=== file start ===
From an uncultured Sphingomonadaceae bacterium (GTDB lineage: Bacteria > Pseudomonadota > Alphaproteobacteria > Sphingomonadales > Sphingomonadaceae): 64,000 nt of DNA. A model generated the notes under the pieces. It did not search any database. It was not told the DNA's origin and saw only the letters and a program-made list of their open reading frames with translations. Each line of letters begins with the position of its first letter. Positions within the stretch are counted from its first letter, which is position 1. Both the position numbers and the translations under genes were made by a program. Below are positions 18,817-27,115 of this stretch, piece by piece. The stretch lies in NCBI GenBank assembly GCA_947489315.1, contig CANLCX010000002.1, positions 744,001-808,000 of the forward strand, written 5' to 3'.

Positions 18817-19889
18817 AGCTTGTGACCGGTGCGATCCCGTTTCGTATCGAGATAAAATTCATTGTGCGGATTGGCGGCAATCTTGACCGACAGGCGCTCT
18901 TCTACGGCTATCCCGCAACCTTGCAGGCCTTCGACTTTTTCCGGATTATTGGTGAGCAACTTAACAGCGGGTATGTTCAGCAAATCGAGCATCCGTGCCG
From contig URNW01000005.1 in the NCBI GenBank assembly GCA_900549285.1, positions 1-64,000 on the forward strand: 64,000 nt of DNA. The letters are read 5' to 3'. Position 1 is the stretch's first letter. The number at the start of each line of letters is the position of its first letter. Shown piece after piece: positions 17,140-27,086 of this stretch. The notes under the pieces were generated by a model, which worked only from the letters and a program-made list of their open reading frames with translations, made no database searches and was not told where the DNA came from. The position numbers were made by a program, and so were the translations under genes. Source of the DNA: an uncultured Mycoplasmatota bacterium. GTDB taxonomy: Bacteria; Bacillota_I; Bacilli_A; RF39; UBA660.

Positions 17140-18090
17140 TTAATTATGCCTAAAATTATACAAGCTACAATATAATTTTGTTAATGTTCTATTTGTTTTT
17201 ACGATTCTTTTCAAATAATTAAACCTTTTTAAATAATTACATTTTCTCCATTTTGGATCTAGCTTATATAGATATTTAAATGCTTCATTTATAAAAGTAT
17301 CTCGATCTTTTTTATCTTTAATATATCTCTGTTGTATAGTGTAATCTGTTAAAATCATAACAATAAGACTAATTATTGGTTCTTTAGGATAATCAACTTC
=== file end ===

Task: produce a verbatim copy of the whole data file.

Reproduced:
From an uncultured Sphingomonadaceae bacterium (GTDB lineage: Bacteria > Pseudomonadota > Alphaproteobacteria > Sphingomonadales > Sphingomonadaceae): 64,000 nt of DNA. A model generated the notes under the pieces. It did not search any database. It was not told the DNA's origin and saw only the letters and a program-made list of their open reading frames with translations. Each line of letters begins with the position of its first letter. Positions within the stretch are counted from its first letter, which is position 1. Both the position numbers and the translations under genes were made by a program. Below are positions 18,817-27,115 of this stretch, piece by piece. The stretch lies in NCBI GenBank assembly GCA_947489315.1, contig CANLCX010000002.1, positions 744,001-808,000 of the forward strand, written 5' to 3'.

Positions 18817-19889
18817 AGCTTGTGACCGGTGCGATCCCGTTTCGTATCGAGATAAAATTCATTGTGCGGATTGGCGGCAATCTTGACCGACAGGCGCTCT
18901 TCTACGGCTATCCCGCAACCTTGCAGGCCTTCGACTTTTTCCGGATTATTGGTGAGCAACTTAACAGCGGGTATGTTCAGCAAATCGAGCATCCGTGCCG
From contig URNW01000005.1 in the NCBI GenBank assembly GCA_900549285.1, positions 1-64,000 on the forward strand: 64,000 nt of DNA. The letters are read 5' to 3'. Position 1 is the stretch's first letter. The number at the start of each line of letters is the position of its first letter. Shown piece after piece: positions 17,140-27,086 of this stretch. The notes under the pieces were generated by a model, which worked only from the letters and a program-made list of their open reading frames with translations, made no database searches and was not told where the DNA came from. The position numbers were made by a program, and so were the translations under genes. Source of the DNA: an uncultured Mycoplasmatota bacterium. GTDB taxonomy: Bacteria; Bacillota_I; Bacilli_A; RF39; UBA660.

Positions 17140-18090
17140 TTAATTATGCCTAAAATTATACAAGCTACAATATAATTTTGTTAATGTTCTATTTGTTTTT
17201 ACGATTCTTTTCAAATAATTAAACCTTTTTAAATAATTACATTTTCTCCATTTTGGATCTAGCTTATATAGATATTTAAATGCTTCATTTATAAAAGTAT
17301 CTCGATCTTTTTTATCTTTAATATATCTCTGTTGTATAGTGTAATCTGTTAAAATCATAACAATAAGACTAATTATTGGTTCTTTAGGATAATCAACTTC